Get started on Footcare today

Call The Podiatrist and make an appointment today.

http://www.thepodiatrist.co.nz
http://www.kidsnmotion.co.nz

Athletes are more prone to injuries, bumps and bruises than most people are.

One particular injury, known as shin splints, happens more commonly among athletes who engage in running, such as soccer players, football players and runners. Shin splints, however, are not limited to athletes of just these sports.

What are shin splints?

Shin splints is a general term but refers to many types of injuries that occur in the region of the lower leg (where the calf and shin are located). Shin splints can be caused by inflammation or injury to muscles, tendons, ligaments and bones within the lower leg. In some cases, shin splints can be caused by stress fractures in the shin bones.

What are the signs and symptoms of shin splints?

Shin splints are characterized by a great deal of pain to the lower leg, especially so in the lower portion of the shin closer to the foot. The pain usually worsens when physical activity is begun but eases as the activity continues. The pain may return once the physical activity has been discontinued but often returns later, typically the next morning, much more painful than it had been the previous day. The pain typically intensifies when the toes and foot are bent downwards. In some cases, swelling and redness can be observed in the flesh along the shin bone. Sometimes lumps can be felt beneath the skin along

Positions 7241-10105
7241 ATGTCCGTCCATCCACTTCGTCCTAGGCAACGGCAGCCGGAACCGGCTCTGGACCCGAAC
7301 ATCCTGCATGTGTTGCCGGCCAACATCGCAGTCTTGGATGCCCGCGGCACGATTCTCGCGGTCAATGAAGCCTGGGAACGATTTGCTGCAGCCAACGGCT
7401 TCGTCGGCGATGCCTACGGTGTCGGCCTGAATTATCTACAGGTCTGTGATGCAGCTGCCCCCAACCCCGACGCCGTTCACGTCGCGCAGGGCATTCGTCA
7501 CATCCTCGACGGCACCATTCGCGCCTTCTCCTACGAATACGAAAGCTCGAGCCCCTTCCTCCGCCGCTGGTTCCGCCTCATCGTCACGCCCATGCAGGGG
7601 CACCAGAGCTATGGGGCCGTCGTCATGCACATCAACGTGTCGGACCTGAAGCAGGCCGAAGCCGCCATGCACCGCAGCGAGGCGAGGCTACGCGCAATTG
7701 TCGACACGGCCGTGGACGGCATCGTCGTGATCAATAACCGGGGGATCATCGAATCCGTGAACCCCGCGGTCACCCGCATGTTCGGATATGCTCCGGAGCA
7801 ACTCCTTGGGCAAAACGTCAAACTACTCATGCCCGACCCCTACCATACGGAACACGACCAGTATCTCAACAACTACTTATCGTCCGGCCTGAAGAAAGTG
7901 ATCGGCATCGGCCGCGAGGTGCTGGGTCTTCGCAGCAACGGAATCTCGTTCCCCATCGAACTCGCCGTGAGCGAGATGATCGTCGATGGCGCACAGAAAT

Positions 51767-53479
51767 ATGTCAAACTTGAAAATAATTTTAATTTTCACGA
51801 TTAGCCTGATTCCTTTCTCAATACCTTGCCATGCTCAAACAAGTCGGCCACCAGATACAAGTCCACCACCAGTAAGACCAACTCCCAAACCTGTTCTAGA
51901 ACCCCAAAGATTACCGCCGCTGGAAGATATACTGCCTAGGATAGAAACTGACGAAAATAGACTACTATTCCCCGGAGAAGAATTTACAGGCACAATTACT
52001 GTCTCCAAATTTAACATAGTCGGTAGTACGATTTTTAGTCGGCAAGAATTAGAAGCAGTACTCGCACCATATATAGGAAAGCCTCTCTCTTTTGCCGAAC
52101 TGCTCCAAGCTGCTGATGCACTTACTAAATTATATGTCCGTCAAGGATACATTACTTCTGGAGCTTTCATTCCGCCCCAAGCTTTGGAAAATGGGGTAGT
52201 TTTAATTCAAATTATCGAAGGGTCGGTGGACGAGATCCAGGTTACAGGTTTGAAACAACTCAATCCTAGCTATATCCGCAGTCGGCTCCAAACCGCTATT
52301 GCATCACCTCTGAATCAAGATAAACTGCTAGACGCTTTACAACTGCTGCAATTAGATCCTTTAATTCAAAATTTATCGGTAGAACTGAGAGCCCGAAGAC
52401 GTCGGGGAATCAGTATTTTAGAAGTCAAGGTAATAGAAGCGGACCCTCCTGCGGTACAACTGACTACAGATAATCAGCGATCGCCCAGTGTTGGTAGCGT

the shin bone. Shin splints may make it difficult and even excruciating to walk or move.

How are shin splints treated?

There is no cure, however, there are many different treatments available that may help ease the pain associated with shin splints. Non-steroidal anti-inflammatory medications may be taken to help reduce any swelling that may be contributing to the pain. When the pain is especially intense, icing the area may help ease the pain. Shin splints can be the result of the stress of flat feet so wearing special orthopedic footwear, such as shoes with arch support or foot orthoses, may help ease the pain associated with shin splints. Sometimes physical therapy and special range of motion exercises may help ease the pain of shin splints. Strapping the affected area also helps relieve some of the symptoms. Rocktape is a very effect strapping solution for all your sports injuries. When shin splints become especially painful, medical interventions and narcotic pain medications may become necessary. Sometimes a physician may order an X-ray to determine whether or not a stress fracture may be the cause of the pain. Crutches may be needed if the pain is bad enough.

If you feel you have ‘shin splints’ or any other foot related problems, visit The Podiatrist.